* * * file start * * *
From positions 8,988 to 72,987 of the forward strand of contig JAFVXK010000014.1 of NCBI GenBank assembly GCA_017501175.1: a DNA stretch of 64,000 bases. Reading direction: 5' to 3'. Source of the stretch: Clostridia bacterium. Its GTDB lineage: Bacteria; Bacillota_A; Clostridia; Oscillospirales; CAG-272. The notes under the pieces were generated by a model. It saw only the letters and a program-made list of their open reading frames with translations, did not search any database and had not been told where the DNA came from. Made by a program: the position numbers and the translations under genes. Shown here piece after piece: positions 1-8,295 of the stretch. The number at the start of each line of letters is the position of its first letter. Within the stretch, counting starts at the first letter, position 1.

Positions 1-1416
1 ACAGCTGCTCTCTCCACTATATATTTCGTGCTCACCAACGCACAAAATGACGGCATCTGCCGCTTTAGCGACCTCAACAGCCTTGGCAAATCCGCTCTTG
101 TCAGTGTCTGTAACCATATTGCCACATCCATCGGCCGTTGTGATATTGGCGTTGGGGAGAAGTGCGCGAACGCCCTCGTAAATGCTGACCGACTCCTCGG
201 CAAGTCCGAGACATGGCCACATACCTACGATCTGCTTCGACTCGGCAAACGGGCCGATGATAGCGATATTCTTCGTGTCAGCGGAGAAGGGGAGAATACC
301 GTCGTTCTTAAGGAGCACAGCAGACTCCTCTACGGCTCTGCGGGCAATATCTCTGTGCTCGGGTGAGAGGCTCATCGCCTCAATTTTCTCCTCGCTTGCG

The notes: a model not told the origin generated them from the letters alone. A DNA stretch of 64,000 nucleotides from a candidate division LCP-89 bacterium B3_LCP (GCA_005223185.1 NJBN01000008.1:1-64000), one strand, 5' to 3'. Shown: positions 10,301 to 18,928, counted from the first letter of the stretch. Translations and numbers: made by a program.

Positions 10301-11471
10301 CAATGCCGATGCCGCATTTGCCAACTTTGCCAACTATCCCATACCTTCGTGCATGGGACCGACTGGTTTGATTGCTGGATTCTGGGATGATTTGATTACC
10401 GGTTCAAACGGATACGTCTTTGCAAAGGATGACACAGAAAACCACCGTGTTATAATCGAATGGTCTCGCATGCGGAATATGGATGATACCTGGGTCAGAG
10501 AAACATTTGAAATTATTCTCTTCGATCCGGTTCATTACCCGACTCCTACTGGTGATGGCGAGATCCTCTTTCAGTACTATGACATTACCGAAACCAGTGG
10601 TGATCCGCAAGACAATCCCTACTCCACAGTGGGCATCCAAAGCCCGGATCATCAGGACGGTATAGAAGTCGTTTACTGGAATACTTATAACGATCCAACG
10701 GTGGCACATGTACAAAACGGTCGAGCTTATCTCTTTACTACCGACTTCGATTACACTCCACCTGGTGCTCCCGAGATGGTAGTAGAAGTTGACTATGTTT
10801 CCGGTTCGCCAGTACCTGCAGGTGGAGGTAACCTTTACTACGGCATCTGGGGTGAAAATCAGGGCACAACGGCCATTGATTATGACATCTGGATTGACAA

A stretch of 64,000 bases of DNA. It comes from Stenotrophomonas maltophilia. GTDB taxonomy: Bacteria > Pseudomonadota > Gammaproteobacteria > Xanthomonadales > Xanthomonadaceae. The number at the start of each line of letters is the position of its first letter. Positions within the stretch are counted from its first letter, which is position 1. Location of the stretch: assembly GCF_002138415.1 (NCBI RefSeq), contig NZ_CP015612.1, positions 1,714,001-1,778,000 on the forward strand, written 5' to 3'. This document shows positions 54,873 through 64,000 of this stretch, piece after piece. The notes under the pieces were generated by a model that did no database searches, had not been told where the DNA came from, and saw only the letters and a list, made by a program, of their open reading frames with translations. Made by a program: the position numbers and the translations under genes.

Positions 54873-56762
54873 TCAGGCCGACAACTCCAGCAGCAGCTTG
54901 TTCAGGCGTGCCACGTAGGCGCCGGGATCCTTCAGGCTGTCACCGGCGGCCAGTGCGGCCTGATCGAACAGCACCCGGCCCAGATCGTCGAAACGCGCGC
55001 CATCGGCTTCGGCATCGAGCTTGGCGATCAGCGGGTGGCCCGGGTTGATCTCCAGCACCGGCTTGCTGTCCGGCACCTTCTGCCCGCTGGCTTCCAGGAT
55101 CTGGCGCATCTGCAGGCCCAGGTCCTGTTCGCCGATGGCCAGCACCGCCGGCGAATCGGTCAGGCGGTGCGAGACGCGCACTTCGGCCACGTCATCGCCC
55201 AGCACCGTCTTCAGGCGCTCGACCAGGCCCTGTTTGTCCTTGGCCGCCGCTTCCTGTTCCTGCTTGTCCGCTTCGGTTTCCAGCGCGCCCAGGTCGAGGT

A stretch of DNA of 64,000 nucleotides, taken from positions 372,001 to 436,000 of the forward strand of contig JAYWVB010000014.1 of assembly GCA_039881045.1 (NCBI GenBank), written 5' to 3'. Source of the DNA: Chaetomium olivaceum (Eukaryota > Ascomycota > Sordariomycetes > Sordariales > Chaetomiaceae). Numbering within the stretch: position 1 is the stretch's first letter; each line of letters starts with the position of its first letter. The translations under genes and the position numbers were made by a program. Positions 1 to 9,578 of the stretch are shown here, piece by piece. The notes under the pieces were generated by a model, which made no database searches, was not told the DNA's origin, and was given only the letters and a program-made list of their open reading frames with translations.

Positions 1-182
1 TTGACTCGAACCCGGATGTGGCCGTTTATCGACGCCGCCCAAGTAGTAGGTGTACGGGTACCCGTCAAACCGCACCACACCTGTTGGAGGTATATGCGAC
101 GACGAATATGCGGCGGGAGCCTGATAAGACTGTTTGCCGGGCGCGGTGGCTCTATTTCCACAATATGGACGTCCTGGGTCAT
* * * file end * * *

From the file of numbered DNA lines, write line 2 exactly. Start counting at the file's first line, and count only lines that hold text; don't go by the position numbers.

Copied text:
Positions 1-1416